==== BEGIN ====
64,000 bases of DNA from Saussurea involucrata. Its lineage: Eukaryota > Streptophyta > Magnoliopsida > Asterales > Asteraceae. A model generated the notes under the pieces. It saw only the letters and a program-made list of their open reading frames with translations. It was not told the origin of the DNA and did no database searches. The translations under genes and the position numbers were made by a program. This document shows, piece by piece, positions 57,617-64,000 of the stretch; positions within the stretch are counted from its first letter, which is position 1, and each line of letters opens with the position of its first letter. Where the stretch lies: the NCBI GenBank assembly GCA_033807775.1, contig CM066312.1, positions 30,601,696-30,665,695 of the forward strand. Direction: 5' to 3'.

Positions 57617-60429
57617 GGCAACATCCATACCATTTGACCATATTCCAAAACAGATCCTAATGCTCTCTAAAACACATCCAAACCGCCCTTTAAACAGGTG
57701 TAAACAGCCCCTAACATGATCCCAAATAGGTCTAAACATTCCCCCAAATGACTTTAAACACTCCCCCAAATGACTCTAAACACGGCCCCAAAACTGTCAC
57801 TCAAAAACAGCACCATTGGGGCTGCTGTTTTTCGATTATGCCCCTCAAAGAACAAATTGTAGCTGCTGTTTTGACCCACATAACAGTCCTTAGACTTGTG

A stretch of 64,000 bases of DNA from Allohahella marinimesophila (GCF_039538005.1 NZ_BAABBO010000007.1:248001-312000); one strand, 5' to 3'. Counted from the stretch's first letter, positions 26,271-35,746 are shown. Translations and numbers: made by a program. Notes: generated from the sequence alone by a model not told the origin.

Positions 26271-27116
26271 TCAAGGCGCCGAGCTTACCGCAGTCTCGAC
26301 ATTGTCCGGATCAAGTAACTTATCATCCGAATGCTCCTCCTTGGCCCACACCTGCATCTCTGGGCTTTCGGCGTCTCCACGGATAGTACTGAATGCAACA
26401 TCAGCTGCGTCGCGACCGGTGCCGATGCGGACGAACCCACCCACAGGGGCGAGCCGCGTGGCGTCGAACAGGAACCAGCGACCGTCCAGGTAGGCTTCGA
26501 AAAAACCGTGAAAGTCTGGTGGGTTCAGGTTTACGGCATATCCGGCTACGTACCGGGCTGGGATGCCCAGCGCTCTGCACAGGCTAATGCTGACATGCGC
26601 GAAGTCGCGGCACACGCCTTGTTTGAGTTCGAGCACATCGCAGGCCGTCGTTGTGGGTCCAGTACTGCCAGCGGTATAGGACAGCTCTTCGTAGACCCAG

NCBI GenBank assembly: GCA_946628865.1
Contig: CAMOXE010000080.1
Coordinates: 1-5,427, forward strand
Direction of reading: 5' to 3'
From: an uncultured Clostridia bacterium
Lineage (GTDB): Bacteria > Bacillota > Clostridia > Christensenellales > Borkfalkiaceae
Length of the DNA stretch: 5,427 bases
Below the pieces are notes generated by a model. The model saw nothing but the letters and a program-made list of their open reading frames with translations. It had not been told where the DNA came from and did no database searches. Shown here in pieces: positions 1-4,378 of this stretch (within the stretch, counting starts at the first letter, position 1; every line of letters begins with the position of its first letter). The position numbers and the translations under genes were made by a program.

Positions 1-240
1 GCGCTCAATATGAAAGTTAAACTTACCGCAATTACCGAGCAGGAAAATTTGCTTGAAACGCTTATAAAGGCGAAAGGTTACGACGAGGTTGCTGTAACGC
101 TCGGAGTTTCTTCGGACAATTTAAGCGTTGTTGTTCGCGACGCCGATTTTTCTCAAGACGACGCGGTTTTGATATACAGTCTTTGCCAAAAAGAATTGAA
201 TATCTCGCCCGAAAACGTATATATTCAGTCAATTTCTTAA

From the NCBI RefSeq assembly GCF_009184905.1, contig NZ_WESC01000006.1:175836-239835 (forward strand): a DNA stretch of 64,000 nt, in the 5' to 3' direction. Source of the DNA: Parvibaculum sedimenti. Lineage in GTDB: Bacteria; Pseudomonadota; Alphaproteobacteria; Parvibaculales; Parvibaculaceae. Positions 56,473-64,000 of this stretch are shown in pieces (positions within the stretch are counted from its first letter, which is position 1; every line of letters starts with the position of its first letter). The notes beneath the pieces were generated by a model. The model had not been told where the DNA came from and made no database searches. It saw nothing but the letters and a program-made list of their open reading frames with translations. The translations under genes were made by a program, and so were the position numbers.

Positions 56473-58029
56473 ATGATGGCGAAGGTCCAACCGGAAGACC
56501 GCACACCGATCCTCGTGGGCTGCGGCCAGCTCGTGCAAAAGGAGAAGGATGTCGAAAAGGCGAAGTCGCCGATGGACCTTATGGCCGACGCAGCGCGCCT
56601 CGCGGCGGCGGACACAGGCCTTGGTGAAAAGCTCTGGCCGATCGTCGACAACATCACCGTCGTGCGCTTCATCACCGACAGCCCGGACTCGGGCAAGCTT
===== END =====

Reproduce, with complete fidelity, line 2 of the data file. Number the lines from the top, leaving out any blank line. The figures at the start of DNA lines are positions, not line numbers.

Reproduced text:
Positions 57617-60429